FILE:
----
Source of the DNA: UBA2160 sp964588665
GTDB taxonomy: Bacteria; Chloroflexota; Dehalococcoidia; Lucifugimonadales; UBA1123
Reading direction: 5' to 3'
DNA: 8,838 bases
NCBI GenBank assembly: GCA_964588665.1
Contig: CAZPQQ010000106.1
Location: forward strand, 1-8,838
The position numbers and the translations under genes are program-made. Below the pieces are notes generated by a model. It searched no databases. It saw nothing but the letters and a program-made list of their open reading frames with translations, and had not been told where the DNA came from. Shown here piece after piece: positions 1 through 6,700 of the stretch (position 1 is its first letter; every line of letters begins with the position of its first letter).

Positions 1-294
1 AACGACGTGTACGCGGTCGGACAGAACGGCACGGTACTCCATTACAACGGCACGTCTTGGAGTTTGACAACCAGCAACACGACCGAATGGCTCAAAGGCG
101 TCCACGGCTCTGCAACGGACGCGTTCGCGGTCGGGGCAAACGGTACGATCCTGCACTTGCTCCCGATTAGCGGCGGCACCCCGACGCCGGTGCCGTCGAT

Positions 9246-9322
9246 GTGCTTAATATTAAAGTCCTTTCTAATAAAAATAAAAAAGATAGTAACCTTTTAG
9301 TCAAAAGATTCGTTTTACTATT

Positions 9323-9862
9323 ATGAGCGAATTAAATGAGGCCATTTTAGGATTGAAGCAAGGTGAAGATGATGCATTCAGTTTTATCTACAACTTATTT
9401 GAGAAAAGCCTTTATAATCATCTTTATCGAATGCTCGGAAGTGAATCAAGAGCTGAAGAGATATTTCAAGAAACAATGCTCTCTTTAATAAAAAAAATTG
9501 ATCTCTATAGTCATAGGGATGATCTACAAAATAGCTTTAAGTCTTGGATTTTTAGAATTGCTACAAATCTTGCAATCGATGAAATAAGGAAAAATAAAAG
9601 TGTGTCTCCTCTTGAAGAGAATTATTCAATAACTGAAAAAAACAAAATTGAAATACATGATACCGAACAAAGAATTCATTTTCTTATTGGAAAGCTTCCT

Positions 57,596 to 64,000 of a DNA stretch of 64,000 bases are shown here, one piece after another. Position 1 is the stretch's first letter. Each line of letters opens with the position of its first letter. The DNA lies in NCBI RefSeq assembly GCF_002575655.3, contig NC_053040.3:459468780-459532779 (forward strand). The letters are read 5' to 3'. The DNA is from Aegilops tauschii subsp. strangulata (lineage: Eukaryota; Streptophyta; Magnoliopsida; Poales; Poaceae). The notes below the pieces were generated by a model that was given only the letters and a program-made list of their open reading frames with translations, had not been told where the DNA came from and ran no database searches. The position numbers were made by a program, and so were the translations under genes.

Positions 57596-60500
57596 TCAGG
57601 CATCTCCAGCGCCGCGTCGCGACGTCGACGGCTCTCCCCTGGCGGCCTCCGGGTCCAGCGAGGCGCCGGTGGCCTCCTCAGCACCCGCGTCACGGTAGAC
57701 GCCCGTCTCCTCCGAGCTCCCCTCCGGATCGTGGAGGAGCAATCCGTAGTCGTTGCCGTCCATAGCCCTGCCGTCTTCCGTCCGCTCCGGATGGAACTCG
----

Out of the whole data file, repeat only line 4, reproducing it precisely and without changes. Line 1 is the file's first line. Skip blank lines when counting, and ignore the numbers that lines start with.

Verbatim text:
DNA: 8,838 bases